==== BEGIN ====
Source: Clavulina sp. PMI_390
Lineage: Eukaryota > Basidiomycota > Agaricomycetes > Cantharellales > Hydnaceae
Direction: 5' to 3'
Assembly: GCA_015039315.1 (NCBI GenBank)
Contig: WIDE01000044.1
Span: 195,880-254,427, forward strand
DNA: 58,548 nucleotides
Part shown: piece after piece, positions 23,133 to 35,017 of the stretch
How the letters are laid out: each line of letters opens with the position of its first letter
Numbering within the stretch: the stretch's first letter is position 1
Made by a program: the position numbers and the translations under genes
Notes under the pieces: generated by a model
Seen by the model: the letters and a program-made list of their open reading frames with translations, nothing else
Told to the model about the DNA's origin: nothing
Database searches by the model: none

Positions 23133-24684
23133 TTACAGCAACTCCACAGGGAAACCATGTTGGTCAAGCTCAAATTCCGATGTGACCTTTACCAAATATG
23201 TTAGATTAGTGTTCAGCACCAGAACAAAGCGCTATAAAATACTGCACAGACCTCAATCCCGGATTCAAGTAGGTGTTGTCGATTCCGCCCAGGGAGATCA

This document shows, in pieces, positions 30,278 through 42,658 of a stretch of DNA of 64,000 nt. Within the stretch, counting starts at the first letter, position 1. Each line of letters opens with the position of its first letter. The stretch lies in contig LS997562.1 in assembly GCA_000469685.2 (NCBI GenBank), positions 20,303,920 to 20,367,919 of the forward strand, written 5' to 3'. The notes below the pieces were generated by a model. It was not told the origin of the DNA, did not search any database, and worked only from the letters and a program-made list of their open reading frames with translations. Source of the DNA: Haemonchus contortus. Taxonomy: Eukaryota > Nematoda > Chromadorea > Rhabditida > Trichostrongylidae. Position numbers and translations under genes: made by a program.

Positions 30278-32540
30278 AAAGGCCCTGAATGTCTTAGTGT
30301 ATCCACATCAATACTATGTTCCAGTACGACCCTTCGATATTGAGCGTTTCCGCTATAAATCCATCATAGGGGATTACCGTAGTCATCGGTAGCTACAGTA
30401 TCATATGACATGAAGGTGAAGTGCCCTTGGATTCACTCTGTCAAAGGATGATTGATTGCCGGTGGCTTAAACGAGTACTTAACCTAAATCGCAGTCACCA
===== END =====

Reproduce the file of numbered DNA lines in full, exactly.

Source: Clavulina sp. PMI_390
Lineage: Eukaryota > Basidiomycota > Agaricomycetes > Cantharellales > Hydnaceae
Direction: 5' to 3'
Assembly: GCA_015039315.1 (NCBI GenBank)
Contig: WIDE01000044.1
Span: 195,880-254,427, forward strand
DNA: 58,548 nucleotides
Part shown: piece after piece, positions 23,133 to 35,017 of the stretch
How the letters are laid out: each line of letters opens with the position of its first letter
Numbering within the stretch: the stretch's first letter is position 1
Made by a program: the position numbers and the translations under genes
Notes under the pieces: generated by a model
Seen by the model: the letters and a program-made list of their open reading frames with translations, nothing else
Told to the model about the DNA's origin: nothing
Database searches by the model: none

Positions 23133-24684
23133 TTACAGCAACTCCACAGGGAAACCATGTTGGTCAAGCTCAAATTCCGATGTGACCTTTACCAAATATG
23201 TTAGATTAGTGTTCAGCACCAGAACAAAGCGCTATAAAATACTGCACAGACCTCAATCCCGGATTCAAGTAGGTGTTGTCGATTCCGCCCAGGGAGATCA

This document shows, in pieces, positions 30,278 through 42,658 of a stretch of DNA of 64,000 nt. Within the stretch, counting starts at the first letter, position 1. Each line of letters opens with the position of its first letter. The stretch lies in contig LS997562.1 in assembly GCA_000469685.2 (NCBI GenBank), positions 20,303,920 to 20,367,919 of the forward strand, written 5' to 3'. The notes below the pieces were generated by a model. It was not told the origin of the DNA, did not search any database, and worked only from the letters and a program-made list of their open reading frames with translations. Source of the DNA: Haemonchus contortus. Taxonomy: Eukaryota > Nematoda > Chromadorea > Rhabditida > Trichostrongylidae. Position numbers and translations under genes: made by a program.

Positions 30278-32540
30278 AAAGGCCCTGAATGTCTTAGTGT
30301 ATCCACATCAATACTATGTTCCAGTACGACCCTTCGATATTGAGCGTTTCCGCTATAAATCCATCATAGGGGATTACCGTAGTCATCGGTAGCTACAGTA
30401 TCATATGACATGAAGGTGAAGTGCCCTTGGATTCACTCTGTCAAAGGATGATTGATTGCCGGTGGCTTAAACGAGTACTTAACCTAAATCGCAGTCACCA